“And then back to the office. Full — patients, wounded, crying out, everywhere. It was crazy. We had to organize a mass casualty plan in the office, seeing which doctors were alive and available to help. We did an urgent surgery for one of our doctors. Unfortunately he died there on the office table. We did our best, but it wasn’t enough.

‘We saw our colleagues dying’

“The whole situation was very hard. We saw our colleagues dying. Our pharmacist — I was just talking to him last night and planning the stocks, and then he died there in our office.

“The first moments were just chaos. Enough staff had survived, so we could help all the wounded with treatable wounds. But there were too many that we couldn’t help. “Somehow, everything was very clear. We just treated the people that needed treatment, and didn’t make decisions — how could we make decisions in that sort of fear and chaos? Some of my colleagues were in too much shock, crying and crying. I tried to encourage some of the staff to help, to give them something to concentrate on, to take their minds off the horror. But some were just too shocked to do anything. Seeing adult men, your friends, crying uncontrollably — that is not easy.

“I have been working here since May, and I have seen a lot of heavy medical situations. But it is a totally different story when they are your colleagues, your friends. These are people who had been working hard for months, non-stop for the past week. They had not gone home, they had not seen their families, they had just been working in the hospital to help people … and now they are dead. These people are friends, close friends. I have no words to express this. It is unspeakable.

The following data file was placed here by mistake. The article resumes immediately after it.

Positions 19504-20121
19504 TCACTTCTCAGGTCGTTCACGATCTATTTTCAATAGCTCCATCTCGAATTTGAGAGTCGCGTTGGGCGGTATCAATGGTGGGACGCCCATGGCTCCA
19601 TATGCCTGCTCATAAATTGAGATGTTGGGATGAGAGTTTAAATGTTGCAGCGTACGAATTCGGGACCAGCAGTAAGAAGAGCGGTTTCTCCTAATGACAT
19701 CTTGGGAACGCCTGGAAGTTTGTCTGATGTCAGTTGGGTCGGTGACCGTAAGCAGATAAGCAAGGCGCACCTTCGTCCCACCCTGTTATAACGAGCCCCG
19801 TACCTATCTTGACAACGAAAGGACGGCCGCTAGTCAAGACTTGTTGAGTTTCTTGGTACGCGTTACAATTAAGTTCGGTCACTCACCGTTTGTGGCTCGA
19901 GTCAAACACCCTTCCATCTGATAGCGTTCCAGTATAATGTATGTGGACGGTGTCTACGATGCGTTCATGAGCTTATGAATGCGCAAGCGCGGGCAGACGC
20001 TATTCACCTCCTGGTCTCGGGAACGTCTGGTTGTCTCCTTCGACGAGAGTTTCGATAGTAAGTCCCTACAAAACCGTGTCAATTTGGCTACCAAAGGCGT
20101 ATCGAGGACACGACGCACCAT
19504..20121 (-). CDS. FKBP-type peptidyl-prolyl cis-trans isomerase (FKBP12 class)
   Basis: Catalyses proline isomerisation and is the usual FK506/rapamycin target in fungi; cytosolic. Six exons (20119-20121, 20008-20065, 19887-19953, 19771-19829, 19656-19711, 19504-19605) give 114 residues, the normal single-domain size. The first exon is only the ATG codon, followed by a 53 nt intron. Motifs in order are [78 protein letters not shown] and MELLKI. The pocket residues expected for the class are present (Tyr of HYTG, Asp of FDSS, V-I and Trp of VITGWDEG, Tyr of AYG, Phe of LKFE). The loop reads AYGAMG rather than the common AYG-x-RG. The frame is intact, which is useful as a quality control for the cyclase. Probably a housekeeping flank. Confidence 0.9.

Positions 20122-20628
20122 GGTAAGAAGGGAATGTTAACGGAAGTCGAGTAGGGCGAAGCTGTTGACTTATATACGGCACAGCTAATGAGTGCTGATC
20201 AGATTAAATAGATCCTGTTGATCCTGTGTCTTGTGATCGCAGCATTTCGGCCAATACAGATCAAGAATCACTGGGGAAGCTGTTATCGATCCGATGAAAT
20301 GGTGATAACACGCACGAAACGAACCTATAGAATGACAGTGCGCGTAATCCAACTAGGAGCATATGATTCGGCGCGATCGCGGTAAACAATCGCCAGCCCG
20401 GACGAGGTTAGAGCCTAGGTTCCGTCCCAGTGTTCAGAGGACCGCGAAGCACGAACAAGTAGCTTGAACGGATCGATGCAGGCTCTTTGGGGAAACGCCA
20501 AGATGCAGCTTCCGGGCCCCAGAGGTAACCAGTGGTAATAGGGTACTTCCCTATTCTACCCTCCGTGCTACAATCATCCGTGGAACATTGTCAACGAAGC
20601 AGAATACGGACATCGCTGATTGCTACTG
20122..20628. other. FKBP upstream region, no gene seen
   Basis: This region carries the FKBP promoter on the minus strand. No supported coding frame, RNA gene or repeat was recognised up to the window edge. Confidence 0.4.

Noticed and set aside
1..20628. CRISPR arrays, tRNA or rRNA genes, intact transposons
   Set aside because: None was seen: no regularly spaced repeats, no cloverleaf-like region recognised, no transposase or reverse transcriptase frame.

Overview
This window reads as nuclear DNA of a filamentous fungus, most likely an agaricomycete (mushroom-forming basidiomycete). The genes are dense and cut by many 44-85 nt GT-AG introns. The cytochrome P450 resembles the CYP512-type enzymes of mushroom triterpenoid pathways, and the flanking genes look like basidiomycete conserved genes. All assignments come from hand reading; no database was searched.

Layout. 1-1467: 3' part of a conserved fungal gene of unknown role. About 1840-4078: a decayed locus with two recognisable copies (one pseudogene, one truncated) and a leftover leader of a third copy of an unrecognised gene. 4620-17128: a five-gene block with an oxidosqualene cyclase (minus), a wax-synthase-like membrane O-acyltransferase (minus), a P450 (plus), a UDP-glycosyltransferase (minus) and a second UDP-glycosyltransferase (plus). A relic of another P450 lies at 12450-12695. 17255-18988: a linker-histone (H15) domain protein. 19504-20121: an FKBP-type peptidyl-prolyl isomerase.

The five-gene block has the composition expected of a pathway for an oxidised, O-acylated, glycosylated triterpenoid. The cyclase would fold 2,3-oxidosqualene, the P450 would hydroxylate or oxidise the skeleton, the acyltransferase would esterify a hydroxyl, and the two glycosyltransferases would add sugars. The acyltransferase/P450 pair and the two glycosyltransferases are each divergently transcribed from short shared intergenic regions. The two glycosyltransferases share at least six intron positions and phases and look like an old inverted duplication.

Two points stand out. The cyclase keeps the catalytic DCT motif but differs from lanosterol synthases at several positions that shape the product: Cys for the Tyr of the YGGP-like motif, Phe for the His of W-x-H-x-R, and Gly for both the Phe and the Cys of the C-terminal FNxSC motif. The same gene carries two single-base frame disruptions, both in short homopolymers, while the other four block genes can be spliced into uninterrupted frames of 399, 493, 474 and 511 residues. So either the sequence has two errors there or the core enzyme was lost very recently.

“The hospital, it has been my workplace and home for several months. Yes, it is just a building. But it is so much more than that. It is healthcare for Kunduz. Now it is gone.

“What is in my heart since this morning is that this is completely unacceptable. How can this happen? What is the benefit of this? Destroying a hospital and so many lives, for nothing. I cannot find words for this.”

Day 282

Never Again.

5 comments

  1. A picture paints a thousand words but in this case the words paint a picture that it so frightful, so totally unacceptable that I am rendered speechless. I am sharing this piece on FaceBook where I have infinitely more ‘followers’ than on my little blog. Thank you for pricking my conscience.

    Liked by 1 person

    1. Thanks so much for sharing this on Facebook to your “followers” Osyth. It needs to be read by as many people as possible – breaks your heart to read but hopefully we will never have to read something similar again.

      Liked by 1 person